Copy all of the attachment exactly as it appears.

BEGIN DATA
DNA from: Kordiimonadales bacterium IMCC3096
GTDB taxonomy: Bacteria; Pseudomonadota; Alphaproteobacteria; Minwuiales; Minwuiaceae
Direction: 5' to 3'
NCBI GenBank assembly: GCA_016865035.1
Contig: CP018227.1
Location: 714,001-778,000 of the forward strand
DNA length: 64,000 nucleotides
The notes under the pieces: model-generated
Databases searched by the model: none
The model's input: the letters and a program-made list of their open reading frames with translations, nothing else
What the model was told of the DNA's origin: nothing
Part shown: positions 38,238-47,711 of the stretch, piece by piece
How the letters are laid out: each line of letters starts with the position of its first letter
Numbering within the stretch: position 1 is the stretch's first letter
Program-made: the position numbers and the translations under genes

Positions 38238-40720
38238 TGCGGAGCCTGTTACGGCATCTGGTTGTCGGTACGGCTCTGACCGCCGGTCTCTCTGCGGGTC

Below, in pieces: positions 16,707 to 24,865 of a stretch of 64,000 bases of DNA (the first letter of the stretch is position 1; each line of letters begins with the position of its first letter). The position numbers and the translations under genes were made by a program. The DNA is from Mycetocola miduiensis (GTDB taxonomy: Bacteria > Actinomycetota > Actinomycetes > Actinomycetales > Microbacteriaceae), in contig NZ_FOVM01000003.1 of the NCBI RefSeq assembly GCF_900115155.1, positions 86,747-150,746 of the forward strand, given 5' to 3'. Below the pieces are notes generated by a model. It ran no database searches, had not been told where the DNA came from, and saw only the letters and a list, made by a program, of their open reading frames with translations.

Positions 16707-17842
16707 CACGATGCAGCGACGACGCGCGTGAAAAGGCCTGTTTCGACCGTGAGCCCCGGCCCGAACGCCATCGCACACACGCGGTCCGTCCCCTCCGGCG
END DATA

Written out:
DNA from: Kordiimonadales bacterium IMCC3096
GTDB taxonomy: Bacteria; Pseudomonadota; Alphaproteobacteria; Minwuiales; Minwuiaceae
Direction: 5' to 3'
NCBI GenBank assembly: GCA_016865035.1
Contig: CP018227.1
Location: 714,001-778,000 of the forward strand
DNA length: 64,000 nucleotides
The notes under the pieces: model-generated
Databases searched by the model: none
The model's input: the letters and a program-made list of their open reading frames with translations, nothing else
What the model was told of the DNA's origin: nothing
Part shown: positions 38,238-47,711 of the stretch, piece by piece
How the letters are laid out: each line of letters starts with the position of its first letter
Numbering within the stretch: position 1 is the stretch's first letter
Program-made: the position numbers and the translations under genes

Positions 38238-40720
38238 TGCGGAGCCTGTTACGGCATCTGGTTGTCGGTACGGCTCTGACCGCCGGTCTCTCTGCGGGTC

Below, in pieces: positions 16,707 to 24,865 of a stretch of 64,000 bases of DNA (the first letter of the stretch is position 1; each line of letters begins with the position of its first letter). The position numbers and the translations under genes were made by a program. The DNA is from Mycetocola miduiensis (GTDB taxonomy: Bacteria > Actinomycetota > Actinomycetes > Actinomycetales > Microbacteriaceae), in contig NZ_FOVM01000003.1 of the NCBI RefSeq assembly GCF_900115155.1, positions 86,747-150,746 of the forward strand, given 5' to 3'. Below the pieces are notes generated by a model. It ran no database searches, had not been told where the DNA came from, and saw only the letters and a list, made by a program, of their open reading frames with translations.

Positions 16707-17842
16707 CACGATGCAGCGACGACGCGCGTGAAAAGGCCTGTTTCGACCGTGAGCCCCGGCCCGAACGCCATCGCACACACGCGGTCCGTCCCCTCCGGCG